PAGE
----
Hits, runs and acrobatic catches are all fine with Chattanooga Lookouts leadoff batter and center fielder Zack Granite, but nothing makes him happier than successful thievery.
Granite entered Sunday night's series finale in Pensacola with 30 stolen bases, which ranks second in the Southern League. The 5-foot-11, 167-pounder from Staten Island, N.Y., already has topped the 28 steals he compiled last season at the Single-A levels.
"Stolen bases are something I take personally," Granite said. "When I get a walk or a hit, now it's my game. I know the guy behind me will be getting a lot of fastballs, but it doesn't matter. I'm going to steal that bag no matter what, and there is nothing that ticks me off more than getting caught stealing.
"If I go 4-for-4 but get thrown out once, I am ticked."
The Lookouts are back at AT&T Field tonight for a 6:15 game against Birmingham that will be followed by Fourth of July fireworks.
Donell Nixon ran away with Chattanooga's single-season record for stolen bases by amassing 102 in 1984, when the Lookouts were Class AA affiliates of the Seattle Mariners. Dee Gordon had 53 for the Lookouts in 2010, when they were in the second of a six-year partnership with the Los Angeles Dodgers.
Granite would have collected 38 stolen bases entering Sunday night had he not been thrown out eight times, but the missed opportunities do not frustrate Doug Mientkiewicz. Chattanooga's second-year manager has been giving the 23-year-old the green light all season when it comes to moving up 90 feet.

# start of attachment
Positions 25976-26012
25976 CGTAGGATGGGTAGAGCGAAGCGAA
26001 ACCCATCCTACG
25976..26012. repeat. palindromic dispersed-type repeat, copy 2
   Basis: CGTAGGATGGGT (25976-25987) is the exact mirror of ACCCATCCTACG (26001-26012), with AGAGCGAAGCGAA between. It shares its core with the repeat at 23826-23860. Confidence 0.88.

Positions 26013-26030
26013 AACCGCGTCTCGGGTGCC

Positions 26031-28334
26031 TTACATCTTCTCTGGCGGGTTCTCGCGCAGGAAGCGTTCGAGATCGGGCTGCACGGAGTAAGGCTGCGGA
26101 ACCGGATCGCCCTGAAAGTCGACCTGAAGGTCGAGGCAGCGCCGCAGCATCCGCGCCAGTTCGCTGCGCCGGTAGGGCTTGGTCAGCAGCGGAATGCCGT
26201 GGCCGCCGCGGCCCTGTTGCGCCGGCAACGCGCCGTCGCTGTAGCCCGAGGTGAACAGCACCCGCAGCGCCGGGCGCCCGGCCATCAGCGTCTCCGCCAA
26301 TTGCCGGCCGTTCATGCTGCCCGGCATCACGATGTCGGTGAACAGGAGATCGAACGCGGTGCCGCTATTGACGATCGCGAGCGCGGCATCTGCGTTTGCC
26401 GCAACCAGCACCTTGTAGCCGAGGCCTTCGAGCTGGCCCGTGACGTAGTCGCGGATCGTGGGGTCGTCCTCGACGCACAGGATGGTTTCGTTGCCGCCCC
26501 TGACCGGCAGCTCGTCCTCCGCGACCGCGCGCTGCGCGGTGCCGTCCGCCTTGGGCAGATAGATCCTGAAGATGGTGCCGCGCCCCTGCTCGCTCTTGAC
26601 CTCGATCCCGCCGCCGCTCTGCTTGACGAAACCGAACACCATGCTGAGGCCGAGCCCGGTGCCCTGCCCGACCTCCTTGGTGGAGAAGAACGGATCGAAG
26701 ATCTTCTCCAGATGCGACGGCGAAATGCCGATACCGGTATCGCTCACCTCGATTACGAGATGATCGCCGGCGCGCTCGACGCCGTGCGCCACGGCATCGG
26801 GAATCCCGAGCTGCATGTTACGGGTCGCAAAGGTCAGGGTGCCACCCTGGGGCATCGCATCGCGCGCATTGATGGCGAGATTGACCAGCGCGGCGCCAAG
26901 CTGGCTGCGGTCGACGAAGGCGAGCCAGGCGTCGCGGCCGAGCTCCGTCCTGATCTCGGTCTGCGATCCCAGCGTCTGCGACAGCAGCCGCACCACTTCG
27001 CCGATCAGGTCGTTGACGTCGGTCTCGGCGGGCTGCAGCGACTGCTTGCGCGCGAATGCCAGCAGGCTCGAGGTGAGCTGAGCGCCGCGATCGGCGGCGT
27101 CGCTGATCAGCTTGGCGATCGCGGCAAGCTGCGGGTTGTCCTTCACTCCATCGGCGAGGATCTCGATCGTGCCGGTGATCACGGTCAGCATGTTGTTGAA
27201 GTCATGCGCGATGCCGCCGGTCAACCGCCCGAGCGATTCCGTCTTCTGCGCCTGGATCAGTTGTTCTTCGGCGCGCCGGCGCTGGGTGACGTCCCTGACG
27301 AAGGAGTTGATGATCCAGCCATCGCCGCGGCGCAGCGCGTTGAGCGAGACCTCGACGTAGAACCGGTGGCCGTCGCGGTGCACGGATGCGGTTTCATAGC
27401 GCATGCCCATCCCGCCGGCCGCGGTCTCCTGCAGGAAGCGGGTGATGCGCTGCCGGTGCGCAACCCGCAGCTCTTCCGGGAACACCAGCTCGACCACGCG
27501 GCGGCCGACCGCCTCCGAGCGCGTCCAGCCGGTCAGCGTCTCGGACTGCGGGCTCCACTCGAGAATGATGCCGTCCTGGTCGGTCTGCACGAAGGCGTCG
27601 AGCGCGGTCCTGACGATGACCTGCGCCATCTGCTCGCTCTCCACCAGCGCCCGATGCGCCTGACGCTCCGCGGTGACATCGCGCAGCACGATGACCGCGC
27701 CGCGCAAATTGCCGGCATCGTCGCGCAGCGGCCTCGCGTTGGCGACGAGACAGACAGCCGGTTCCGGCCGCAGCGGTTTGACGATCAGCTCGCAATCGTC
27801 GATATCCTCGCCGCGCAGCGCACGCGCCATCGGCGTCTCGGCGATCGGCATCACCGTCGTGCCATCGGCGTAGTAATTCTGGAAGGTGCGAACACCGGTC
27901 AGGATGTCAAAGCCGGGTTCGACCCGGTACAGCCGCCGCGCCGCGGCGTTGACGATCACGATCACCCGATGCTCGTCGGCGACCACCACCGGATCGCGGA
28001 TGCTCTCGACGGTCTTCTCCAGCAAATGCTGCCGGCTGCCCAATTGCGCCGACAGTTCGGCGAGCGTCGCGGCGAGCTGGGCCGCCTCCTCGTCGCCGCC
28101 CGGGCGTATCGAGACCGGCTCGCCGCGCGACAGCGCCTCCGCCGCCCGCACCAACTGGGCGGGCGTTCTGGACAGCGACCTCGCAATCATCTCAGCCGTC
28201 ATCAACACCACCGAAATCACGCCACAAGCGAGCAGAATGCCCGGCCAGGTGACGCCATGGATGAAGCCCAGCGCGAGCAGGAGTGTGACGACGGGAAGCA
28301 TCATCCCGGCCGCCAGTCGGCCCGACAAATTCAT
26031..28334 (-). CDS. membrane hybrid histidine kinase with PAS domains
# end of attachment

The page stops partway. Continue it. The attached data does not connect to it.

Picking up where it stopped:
"I've always felt that if you tell a guy who can run when to run, he doesn't get the best jump," Mientkiewicz said. "We preach to guys through all of our levels that the only way you're going to learn when you can or can't go is to go. We run the bases a little out of control, but at the same token, I want them making mistakes here.
"We've run ourselves out of a number of innings, but we've also won some games because of the way we run the bases."
Mientkiewicz considers Granite the best in Minnesota's farm system when it comes to knowing when and when not to steal, and Granite certainly appreciates the freedom.
"Doug is the man and lets me do whatever I want, which is big for me, because any time I'm on, I'm looking to run," Granite said. "He's a very aggressive coach, and I'm very aggressive on the bases. We've been in a lot of tight games this season, and a lot of these bags have meant something."
Granite, a 14th-round pick of the Twins in 2013 out of Seton Hall, entered this season as a career .273 hitter in the minor leagues. Entering Sunday night, he was hitting .294 in his first Double-A season with four home runs and 24 RBIs.
A goal shared by Granite and Mientkiewicz for the rest of this season is for Granite to steal third base more. That can be a challenge when the left-handed Daniel Palka is at the plate, since catchers can throw straight up the line without a hindrance, but defenses are shifting on Palka more, which has opposing third basemen further from the bag.
Granite is up for the task, because he knows it could be his ticket to bigger and better things.
"I take a lot of pride in what I do on the base paths, because that's how I'm going to get through the system," he said. "I've got to be consistent and cause havoc."
Contact David Paschall at firstname.lastname@example.org or 423-757-6524.